News, Analysis, Trends, Management Innovations for
Clinical Laboratories and Pathology Groups

Hosted by Robert Michel

News, Analysis, Trends, Management Innovations for
Clinical Laboratories and Pathology Groups

Hosted by Robert Michel
Sign In

Put April 28-29 on your calendar and join us for Executive War College 2009!

We’re Heading Back to New Orleans!

Get the latest and best in lab and pathology management!

Add this website to your favorites and check back often:

Make your plans to join us for the biggest and best Executive War College ever! Last year’s event was sold out and we plan to exceed it with timely topics, powerful speakers, and the profession’s best networking.

Executive War College 2009 will take place on April 28-29, 2009. Location will be the Sheraton New Orleans. After several years away, we are heading back to New Orleans!

As the lab industry’s leading showcase of innovative laboratories and pathology groups, it’s your best opportunity to get up close and personal with some of the nation’s best-performing laboratory directors and pathologists.

We’d also like to ask your help. What topics would you like to be presented at Executive War College 2009? Share your suggestions with us by emailing Besides topics, do you have speaker suggestions, including yourself? We work hard to locate some of the industry’s most interesting innovators. You may be among them, so let us know what your lab is doing!

In closing, don’t forget to mark your calendar and block April 28-29, 2009. We’d love to have you with us at the 14th Annual Executive War College!

Robert Michel

Hospitals Watch Out-UPMC’s “Smart Hospital Room” is the Wave of the Future

Informed by the Lean methods of the Toyota Production System, innovators at the University of Pittsburgh Medical Center (UPMC) have created a clever and unique “smart hospital room.” Walking into a UPMC smart hospital room is like walking into healthcare’s future.

Upon entry of the caregiver into the patient’s room, a screen by the patient automatically shows the caregiver’s name, role, and, after a HIPAA privacy step, the caregiver immediately views relevant clinical information. At the same time, when anyone enters or leaves the room, a small spotlight highlights the hand sanitizer station on the wall-a subtle reminder that the individual should clean her or his hands. The screens are designed to present exactly the information each caregiver needs for that visit, and includes known allergies, medications, and necessary clinical actions. Because the screens are voice-activated, the caregiver only needs to speak to have the patient health record (PHR) show the requested information.

The effort to create the smart hospital room started in 2006, after a patient with a known latex allergy was touched by an IV nurse and suffered a severe reaction. The angry patient, with a swollen, puffy arm, even threw a bowl of soup at someone in the room. “The fact is we, as an organization, made it easy for her (the IV nurse) to fail,” observed David Sharbaugh, Senior Director of the Center for Quality Improvement and Innovation at UPMC. Sharbaugh led the effort to create the smart room. Studying the source of errors caused the improvement team to focus on caregiver’s access to information. “Electronic health records and medical information are, in a large part, cooped up in computers located at different strategic locations throughout the unit,” observed Sharbaugh. “All we are trying to do is to make that information accessible without adding extra work for the caregivers and the patient.”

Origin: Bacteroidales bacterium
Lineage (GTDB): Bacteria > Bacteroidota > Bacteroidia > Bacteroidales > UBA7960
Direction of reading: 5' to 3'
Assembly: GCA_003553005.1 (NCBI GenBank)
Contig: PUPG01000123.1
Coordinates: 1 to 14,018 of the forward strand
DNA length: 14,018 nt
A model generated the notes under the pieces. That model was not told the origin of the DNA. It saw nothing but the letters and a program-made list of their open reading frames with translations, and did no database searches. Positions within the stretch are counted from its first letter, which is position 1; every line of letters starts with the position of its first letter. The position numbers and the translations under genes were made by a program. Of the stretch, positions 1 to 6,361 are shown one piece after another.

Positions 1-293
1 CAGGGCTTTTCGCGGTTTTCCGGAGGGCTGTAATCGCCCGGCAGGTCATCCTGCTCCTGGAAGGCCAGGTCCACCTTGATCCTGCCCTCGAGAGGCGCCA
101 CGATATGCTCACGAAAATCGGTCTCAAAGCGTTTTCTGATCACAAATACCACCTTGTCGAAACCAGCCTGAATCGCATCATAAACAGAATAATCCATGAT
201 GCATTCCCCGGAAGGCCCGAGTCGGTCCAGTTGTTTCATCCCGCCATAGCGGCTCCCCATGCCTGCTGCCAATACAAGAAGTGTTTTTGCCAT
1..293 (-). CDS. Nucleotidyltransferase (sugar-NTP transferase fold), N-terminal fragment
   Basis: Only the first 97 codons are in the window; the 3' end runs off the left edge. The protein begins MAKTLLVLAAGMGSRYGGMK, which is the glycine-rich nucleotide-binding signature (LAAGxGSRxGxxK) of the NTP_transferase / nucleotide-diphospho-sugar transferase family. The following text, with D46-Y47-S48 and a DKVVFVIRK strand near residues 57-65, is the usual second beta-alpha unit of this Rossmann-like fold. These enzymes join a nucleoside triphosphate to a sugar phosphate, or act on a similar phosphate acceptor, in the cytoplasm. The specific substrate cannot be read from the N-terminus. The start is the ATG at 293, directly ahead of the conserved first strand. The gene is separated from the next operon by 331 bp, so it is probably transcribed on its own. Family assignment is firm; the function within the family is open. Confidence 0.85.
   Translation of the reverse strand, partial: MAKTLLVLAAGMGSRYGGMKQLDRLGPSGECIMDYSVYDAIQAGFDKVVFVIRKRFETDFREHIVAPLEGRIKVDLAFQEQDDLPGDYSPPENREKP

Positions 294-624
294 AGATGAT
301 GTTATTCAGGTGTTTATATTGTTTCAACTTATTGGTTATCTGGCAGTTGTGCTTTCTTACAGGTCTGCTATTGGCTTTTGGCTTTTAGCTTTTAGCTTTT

Following the success of the first prototype smart room at 486-bed UPMC Shadyside Hospital, a total of 24 hospital rooms in the same ward were converted to smart rooms by this summer. Clinical patient information comes from an electronic medical record (EMR) by Cerner Corporation (NSDAQ:CERN) of Kansas City, Missouri. UPMC clinicians wear ultrasonic tags, about half the size of a pager, made by Sonitor of Olso, Norway.

Lab managers and pathologists will find it interesting that phlebotomists are one of five types of positions wearing the ultrasound tags. Other positions wearing ultrasound tags include: physician, nurse, nurse’s assistant, and host (who brings the patient into the room and is responsible for transport and dietary work).

For those wanting to learn more, Lucy Thompson, R.N., MN CCRN, Improvement Specialist, UPMC Center For Quality Improvement and Innovation, will present the story of the UPMC Smart Hospital Room and Lessons Learned at the upcoming Lab Quality Confab on Quality Management in Diagnostic Medicine. Lab Quality Confab will take place from September 24-25, 2008 at the Hilton Hotel in Atlanta, Georgia. More than 50 sessions and topics will cover the full range of laboratory and pathology operations, ranging from specimen collection and courier logistics to using Lean with automation in the high-volume core laboratory. Poster sessions will take place, and national awards and prizes totaling $6,000 will be awarded. To see topics, speakers, and all the events at Lab Quality Confab, visit

To register for Lab Quality Confab, visit

Related Articles:

Extra! The Hospital Room of the Future!

Looking to Avoid Allergic Reactions and Increase Patient Safety, UPMC Creates Some Very Smart Rooms

Full program information and speaker agenda for Lab Quality Confab

Complete details about the Lean-Six Sigma Poster Presentations, National Trophies, and Cash Awards, along with Poster Presentation Application and Abstract forms